Because of excellent play against state-ranked teams in a tough out-of-state tournament, Waynesville head coach Chris Pilz said his team is better at this point in the season than it was a season ago.
In the tournament's opening round on Thursday, Waynesville defeated a previously unbeaten team in Pea Ridge (Ark.) 55-33.
Friday, the Tigers started slowly on offense and found itself in a 17-2 hole six minutes into the first quarter. Still, the team displayed uncommon resiliency and battled back to within four points of Hot Springs (Ark.) at halftime.
To "get back in the game with the hole we dug ourselves," Pilz said was "a good sign."
In the third quarter, Waynesville took two brief three-point leads and traded buckets with the opponent throughout the rest of regulation. Hot Springs came up short at the free throw line and allowed Waynesville to send the game into overtime on a shot of its own.
Dreams of a tournament championship crumbled when the Tigers missed a free throw opportunity for the lead. Hot Springs capitalized and placed itself in the running for the tournament's trophy on a half-court buzzer beater.
Even in losing, Pilz said he was impressed with his Tigers team in an early season heart-breaker, which Pilz said his team "handled with class."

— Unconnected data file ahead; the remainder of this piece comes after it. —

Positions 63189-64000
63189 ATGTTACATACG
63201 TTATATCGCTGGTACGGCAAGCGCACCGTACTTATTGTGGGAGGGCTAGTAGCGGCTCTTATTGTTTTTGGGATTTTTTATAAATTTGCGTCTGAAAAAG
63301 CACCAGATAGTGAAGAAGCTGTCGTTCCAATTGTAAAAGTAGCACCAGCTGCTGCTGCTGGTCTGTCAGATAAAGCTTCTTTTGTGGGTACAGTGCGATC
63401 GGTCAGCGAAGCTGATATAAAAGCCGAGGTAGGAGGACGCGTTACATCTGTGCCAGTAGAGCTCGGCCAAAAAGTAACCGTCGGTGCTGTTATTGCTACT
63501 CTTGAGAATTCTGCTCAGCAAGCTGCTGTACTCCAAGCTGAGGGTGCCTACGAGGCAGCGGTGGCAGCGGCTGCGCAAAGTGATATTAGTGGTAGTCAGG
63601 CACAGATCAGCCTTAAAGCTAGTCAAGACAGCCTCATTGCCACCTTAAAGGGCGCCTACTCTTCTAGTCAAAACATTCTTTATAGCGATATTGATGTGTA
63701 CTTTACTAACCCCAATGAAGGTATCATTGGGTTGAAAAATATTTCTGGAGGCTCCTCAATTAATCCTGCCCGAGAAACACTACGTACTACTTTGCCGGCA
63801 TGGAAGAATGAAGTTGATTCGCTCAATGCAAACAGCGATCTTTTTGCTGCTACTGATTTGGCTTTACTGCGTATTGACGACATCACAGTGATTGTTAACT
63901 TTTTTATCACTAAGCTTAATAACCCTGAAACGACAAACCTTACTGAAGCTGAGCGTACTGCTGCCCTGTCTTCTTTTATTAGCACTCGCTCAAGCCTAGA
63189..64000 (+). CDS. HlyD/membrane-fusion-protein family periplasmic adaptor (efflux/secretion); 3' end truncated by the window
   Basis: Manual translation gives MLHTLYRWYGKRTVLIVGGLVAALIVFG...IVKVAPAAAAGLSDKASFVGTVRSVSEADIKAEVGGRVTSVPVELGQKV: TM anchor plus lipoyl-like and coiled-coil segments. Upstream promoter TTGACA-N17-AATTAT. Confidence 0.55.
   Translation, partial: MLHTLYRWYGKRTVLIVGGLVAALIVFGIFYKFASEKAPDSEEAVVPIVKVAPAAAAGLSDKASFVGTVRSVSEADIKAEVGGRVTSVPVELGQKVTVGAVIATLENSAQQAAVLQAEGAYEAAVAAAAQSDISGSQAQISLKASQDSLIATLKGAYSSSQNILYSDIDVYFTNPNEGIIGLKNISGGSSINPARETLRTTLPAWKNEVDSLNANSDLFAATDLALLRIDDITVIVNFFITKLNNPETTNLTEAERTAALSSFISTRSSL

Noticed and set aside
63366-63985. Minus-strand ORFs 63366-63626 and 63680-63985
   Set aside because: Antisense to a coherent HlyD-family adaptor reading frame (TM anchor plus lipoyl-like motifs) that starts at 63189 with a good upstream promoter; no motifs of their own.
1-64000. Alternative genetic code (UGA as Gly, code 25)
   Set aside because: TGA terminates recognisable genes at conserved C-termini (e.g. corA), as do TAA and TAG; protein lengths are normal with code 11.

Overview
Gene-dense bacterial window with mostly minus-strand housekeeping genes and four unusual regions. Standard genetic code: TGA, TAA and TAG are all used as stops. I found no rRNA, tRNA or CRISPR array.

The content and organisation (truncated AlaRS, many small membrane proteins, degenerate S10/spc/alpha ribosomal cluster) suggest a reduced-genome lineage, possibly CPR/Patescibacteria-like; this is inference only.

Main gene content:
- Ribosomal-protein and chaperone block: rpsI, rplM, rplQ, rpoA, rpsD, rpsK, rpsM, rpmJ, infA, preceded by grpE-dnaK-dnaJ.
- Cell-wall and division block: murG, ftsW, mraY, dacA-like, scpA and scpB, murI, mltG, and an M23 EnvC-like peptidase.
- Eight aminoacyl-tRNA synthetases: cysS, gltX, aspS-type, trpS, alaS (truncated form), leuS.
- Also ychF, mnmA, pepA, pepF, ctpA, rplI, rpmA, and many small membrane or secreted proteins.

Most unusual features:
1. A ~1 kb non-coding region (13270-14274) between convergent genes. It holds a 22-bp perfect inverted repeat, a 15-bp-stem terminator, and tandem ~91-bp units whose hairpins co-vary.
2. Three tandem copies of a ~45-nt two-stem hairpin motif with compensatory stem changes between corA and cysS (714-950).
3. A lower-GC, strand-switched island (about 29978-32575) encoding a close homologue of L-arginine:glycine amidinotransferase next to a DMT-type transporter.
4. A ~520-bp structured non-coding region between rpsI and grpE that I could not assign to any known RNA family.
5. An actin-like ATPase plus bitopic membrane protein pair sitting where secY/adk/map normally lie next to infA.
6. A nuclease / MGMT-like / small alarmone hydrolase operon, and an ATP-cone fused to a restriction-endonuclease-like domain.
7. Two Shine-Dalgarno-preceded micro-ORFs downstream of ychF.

"We were able to do things in the game Friday night that took us all the way to February [last season] before we could execute it in a game," Pilz said. "In the first week of December, when we're three months ahead of where we were at this time last year, I just saw our guys start believing in each other and playing together."
On the rebound and against Mt. Vernon (Ark.), an annual contender for the Ark. State Championship, on Saturday, the Tigers played the "best half of basketball we played since I [began] coaching at Waynesville," Pilz said.
At the halfway point, Waynesville led 41-22 and eventually coasted to a 63-54 final against arguably the best team in the tournament.
Throughout the tournament, Pilz noticed improvement in his upperclassmen, especially from senior guard Ethan Howser and junior center Javante Armstrong.
"Those are guys that, for the first time, were relaxed and confident in doing what they can do," Pilz said. Using his 6-foot-5-inch frame, Armstrong was able to team up with fellow big man, sophomore Juwan Morgan, to execute a dual-threat offense in the paint.
In the game against Hot Springs, Howser nailed two shots from beyond the arc to take two separate one-point leads, showing its vast improvement from a year ago.
Senior guard and team leader D.J. Hargrow also contributed quality minutes in each game of the weekend's schedule.
Page 2 of 2 - In "a gym we've never been in," combined with adverse situations against quality basketball teams, Pilz said the team was able to mesh in ways it hadn't done before.
Next on the agenda for Waynesville is the school's first Route 66 Shootout, Pulaski County USA, which will bring some of the Midwest's top competition the hometown hardwood.
"I think our competition is going to [improve] this week," Pilz said. "Teams we play this week are a little better than we've faced so far."
For a complete list of the shootout's games and for a preview of the competition, check out Wednesday's edition of the Daily Guide.